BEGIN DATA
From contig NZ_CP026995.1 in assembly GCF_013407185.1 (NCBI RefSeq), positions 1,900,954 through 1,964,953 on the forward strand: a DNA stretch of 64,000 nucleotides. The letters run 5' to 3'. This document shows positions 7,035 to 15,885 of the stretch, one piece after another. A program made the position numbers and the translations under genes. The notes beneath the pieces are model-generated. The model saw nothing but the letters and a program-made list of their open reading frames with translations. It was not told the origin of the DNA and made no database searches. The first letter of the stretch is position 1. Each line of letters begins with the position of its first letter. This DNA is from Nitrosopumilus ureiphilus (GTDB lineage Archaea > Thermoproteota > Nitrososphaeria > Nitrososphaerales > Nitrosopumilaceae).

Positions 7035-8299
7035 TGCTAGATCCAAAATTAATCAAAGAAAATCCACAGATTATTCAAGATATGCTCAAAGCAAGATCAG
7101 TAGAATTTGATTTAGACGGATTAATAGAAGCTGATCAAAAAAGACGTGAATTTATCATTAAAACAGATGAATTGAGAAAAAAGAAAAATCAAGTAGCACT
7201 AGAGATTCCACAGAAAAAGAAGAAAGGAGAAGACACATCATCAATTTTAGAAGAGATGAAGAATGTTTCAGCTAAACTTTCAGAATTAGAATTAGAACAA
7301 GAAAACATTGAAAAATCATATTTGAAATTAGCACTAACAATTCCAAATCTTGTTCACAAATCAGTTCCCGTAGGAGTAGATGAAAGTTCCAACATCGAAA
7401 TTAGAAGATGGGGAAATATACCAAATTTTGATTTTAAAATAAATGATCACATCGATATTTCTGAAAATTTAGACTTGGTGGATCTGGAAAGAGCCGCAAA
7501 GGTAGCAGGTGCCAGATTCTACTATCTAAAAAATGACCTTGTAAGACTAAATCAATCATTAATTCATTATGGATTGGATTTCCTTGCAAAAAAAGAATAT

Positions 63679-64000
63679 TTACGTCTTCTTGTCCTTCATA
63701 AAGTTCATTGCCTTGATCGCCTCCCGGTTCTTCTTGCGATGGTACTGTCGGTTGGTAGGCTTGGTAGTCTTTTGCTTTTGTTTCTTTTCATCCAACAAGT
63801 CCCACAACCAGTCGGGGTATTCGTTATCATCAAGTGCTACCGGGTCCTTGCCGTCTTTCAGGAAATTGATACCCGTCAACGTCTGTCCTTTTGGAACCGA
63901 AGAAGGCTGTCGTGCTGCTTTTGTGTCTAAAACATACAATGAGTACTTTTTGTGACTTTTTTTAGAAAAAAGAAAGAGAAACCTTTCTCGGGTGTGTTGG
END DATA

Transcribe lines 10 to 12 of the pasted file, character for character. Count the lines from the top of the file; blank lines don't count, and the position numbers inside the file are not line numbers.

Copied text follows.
63679 TTACGTCTTCTTGTCCTTCATA
63701 AAGTTCATTGCCTTGATCGCCTCCCGGTTCTTCTTGCGATGGTACTGTCGGTTGGTAGGCTTGGTAGTCTTTTGCTTTTGTTTCTTTTCATCCAACAAGT
63801 CCCACAACCAGTCGGGGTATTCGTTATCATCAAGTGCTACCGGGTCCTTGCCGTCTTTCAGGAAATTGATACCCGTCAACGTCTGTCCTTTTGGAACCGA